Enquiring about inquiries in terms of the Tax Administration Act
22 February 2014
Posted by: Author: Danielle Botha
Author: Danielle Botha (Cliff Dekker Hofmeyer)
On 17 February 2014, judgment was handed down in the Western Cape High Court in the matter of GW van der Merwe & 12 Others v CSARS (unreported judgment, case number 1984-14). The first applicant was Gary van der Merwe (GVM), who is best known for his involvement in the helicopter industry. He ran the Huey Extreme Club which offered joyrides over the Cape Peninsula in a Vietnam-era Bell Huey chopper. GVM was arrested in 2004 in a joint operation between the South African Revenue Service (SARS) and the Scorpions and faced charges relating to the alleged fraudulent sale of shares in two companies, World On-Line Limited and Wellness International Network, respectively. Additionally, he faces charges relating to the alleged under-declaration of income and fraudulent VAT claims. These charges are still being disputed in court.
The present matter related to an authorisation that SARS had
obtained to hold an inquiry in terms of s50 of the Tax Administration Act, No
28 of 2011 (TAA). In terms
of s51(1) of the TAA, a judge may grant
authorisation for an inquiry, if he is satisfied that there are reasonable grounds to believe
that a person has:
(i) failed to comply with an obligation imposed under a tax Act; or
(ii)committed a tax offence; and
relevant material is likely to be revealed during the
inquiry, which may provide proof of the failure to comply or the
commission of the offence.
GVM, his daughter and 11
other applicants who were affected by the inquiry, brought an application requesting
a temporary interdict. The applicants sought an interdict preventing the
inquiry pending a review or declaration that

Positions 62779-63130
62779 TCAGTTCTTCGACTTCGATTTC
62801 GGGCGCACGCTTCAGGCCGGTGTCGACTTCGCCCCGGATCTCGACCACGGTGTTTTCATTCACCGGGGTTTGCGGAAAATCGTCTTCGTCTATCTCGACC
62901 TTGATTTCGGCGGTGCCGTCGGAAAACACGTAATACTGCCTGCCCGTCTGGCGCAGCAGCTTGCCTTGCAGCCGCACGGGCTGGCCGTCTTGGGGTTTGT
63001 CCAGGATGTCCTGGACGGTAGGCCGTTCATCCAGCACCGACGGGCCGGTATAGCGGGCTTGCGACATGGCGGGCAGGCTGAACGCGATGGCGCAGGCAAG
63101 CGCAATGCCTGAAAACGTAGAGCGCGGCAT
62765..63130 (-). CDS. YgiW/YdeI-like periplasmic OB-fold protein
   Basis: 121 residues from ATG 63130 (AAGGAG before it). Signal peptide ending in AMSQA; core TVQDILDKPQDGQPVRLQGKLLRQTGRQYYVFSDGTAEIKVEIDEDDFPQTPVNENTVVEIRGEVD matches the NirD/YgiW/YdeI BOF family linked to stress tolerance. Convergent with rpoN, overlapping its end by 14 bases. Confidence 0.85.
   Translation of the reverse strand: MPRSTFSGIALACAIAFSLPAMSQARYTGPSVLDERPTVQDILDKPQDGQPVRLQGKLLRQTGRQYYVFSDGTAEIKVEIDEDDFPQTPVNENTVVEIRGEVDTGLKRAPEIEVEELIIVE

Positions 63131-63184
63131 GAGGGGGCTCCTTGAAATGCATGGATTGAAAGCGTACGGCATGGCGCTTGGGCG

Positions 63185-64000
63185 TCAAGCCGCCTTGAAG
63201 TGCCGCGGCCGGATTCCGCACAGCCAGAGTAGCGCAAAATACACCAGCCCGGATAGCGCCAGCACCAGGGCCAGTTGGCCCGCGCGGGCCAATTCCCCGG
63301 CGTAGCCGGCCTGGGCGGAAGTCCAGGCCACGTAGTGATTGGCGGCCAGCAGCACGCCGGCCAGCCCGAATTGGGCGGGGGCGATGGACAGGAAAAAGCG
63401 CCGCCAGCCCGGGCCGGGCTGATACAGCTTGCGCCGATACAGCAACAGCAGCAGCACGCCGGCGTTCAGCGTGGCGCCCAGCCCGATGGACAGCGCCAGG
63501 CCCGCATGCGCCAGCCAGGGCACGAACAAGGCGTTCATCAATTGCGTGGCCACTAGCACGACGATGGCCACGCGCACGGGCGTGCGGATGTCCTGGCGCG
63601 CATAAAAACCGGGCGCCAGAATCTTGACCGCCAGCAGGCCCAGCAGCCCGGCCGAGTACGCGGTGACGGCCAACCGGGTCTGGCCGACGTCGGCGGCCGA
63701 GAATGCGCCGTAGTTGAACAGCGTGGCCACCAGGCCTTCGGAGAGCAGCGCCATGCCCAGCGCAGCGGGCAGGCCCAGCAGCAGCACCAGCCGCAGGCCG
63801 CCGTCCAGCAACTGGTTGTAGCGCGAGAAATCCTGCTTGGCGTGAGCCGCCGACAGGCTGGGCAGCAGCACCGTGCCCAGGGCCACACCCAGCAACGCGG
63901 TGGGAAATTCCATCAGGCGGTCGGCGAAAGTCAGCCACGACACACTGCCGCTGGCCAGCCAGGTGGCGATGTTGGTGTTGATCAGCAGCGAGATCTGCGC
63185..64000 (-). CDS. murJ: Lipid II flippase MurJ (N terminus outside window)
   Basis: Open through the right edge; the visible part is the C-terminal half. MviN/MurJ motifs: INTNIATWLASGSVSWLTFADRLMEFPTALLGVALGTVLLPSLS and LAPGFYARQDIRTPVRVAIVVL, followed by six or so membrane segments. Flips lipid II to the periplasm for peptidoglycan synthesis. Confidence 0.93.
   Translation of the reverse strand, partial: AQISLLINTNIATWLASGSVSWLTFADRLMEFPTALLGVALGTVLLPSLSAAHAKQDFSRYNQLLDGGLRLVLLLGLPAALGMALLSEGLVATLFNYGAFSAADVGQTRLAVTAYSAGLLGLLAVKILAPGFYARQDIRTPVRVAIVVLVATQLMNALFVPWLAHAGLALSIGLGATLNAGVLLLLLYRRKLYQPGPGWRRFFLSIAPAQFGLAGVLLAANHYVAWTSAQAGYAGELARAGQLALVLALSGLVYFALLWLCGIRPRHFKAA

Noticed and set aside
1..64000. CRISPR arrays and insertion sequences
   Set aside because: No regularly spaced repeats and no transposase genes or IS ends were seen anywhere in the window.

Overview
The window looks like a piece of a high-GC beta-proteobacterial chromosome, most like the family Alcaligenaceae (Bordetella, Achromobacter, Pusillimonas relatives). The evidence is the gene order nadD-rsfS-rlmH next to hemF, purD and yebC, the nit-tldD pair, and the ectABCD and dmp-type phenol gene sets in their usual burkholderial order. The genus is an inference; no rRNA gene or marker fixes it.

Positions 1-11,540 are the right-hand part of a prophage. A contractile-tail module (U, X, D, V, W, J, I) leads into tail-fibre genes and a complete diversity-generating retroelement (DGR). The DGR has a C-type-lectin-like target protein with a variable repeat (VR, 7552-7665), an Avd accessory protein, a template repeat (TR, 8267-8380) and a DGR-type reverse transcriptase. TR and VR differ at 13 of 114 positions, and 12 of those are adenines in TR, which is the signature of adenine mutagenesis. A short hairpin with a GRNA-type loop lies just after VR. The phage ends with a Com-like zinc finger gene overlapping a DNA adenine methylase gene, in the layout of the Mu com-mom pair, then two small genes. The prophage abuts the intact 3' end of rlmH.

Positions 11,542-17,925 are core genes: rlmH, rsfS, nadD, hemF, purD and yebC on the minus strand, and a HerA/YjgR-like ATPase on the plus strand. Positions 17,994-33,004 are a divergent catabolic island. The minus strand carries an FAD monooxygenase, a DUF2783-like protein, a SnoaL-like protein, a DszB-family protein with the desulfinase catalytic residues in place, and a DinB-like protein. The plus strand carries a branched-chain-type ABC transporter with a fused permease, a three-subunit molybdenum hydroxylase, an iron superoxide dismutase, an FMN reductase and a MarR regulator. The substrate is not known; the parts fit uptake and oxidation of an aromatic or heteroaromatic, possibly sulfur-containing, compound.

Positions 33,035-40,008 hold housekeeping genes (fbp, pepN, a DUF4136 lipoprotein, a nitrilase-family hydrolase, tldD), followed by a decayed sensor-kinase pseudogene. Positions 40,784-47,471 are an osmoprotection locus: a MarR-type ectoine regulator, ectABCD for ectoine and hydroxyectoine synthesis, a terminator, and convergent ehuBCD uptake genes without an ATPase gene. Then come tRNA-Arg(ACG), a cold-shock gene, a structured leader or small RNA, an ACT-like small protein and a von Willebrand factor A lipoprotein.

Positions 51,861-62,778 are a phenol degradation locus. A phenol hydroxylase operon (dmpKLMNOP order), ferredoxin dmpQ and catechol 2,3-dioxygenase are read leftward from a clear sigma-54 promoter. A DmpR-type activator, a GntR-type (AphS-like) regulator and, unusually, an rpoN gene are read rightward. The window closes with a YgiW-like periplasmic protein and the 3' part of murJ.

the provisions of the TAA, which
permit the authorisation of an inquiry nothwithstanding ongoing civil or criminal proceedings, are unconstitutional
and invalid. Additionally, the applicants
sought an order allowing them
access to the court file relating to the authorisation application by SARS, to
allow them to prepare for the requested review.
determining whether the
interdict against the inquiry
should have been granted on grounds of ‘pending’ civil or criminal proceedings,
the court looked at the meaning of ‘pending’ in s58 of the TAA. The court ruled
that the term meant that an inquiry must continue even during civil or criminal
On the second matter relating to access to the court file,
it was common cause that SARS refused to grant the applicants access to the
court file, subsequent to the granting of the inquiry application. The court found,
given that the applicants’ attack
on the constitutionality of the TAA provision turned on the interpretation of
the section and not the contents of the court file and given that the
interpretation contended for had no prospect of being upheld, the application
for the court file could not succeed.
Interestingly, this matter has drawn considerable press
attention, given that preservation orders have been served both on GVM and his
daughter, Candice van der Merwe (CVM),who is the
second applicant in this matter. It is alleged by SARS that certain monies and assets received by
CVM, allegedly for modeling pursuits,
may have been given to her by her father in an attempt to avoid the revenue
authorities. Time will tell whether the inquiry by SARS will yield the results they are hoping for.
This article first appeared cliffedekkerhofmeyr.com.